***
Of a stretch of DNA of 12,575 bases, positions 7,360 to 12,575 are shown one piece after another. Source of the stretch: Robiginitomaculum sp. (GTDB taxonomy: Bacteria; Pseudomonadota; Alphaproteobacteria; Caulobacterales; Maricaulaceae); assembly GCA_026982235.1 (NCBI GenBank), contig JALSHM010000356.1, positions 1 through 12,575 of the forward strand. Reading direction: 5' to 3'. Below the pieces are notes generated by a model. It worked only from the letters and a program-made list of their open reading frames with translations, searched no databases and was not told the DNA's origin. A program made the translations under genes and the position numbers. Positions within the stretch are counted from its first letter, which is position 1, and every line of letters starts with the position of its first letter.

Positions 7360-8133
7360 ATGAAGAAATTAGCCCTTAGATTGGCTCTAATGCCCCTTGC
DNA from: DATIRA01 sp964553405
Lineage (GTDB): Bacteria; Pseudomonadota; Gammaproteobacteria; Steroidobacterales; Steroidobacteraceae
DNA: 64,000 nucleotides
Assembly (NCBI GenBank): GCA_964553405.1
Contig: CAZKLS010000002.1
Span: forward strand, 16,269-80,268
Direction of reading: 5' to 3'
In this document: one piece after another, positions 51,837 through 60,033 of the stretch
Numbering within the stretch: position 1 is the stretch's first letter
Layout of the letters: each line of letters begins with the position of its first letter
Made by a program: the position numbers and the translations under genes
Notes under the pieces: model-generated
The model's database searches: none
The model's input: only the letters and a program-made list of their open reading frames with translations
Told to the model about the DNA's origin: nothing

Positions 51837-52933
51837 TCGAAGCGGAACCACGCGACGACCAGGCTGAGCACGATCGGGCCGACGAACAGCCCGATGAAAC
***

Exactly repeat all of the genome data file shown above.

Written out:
Of a stretch of DNA of 12,575 bases, positions 7,360 to 12,575 are shown one piece after another. Source of the stretch: Robiginitomaculum sp. (GTDB taxonomy: Bacteria; Pseudomonadota; Alphaproteobacteria; Caulobacterales; Maricaulaceae); assembly GCA_026982235.1 (NCBI GenBank), contig JALSHM010000356.1, positions 1 through 12,575 of the forward strand. Reading direction: 5' to 3'. Below the pieces are notes generated by a model. It worked only from the letters and a program-made list of their open reading frames with translations, searched no databases and was not told the DNA's origin. A program made the translations under genes and the position numbers. Positions within the stretch are counted from its first letter, which is position 1, and every line of letters starts with the position of its first letter.

Positions 7360-8133
7360 ATGAAGAAATTAGCCCTTAGATTGGCTCTAATGCCCCTTGC
DNA from: DATIRA01 sp964553405
Lineage (GTDB): Bacteria; Pseudomonadota; Gammaproteobacteria; Steroidobacterales; Steroidobacteraceae
DNA: 64,000 nucleotides
Assembly (NCBI GenBank): GCA_964553405.1
Contig: CAZKLS010000002.1
Span: forward strand, 16,269-80,268
Direction of reading: 5' to 3'
In this document: one piece after another, positions 51,837 through 60,033 of the stretch
Numbering within the stretch: position 1 is the stretch's first letter
Layout of the letters: each line of letters begins with the position of its first letter
Made by a program: the position numbers and the translations under genes
Notes under the pieces: model-generated
The model's database searches: none
The model's input: only the letters and a program-made list of their open reading frames with translations
Told to the model about the DNA's origin: nothing

Positions 51837-52933
51837 TCGAAGCGGAACCACGCGACGACCAGGCTGAGCACGATCGGGCCGACGAACAGCCCGATGAAAC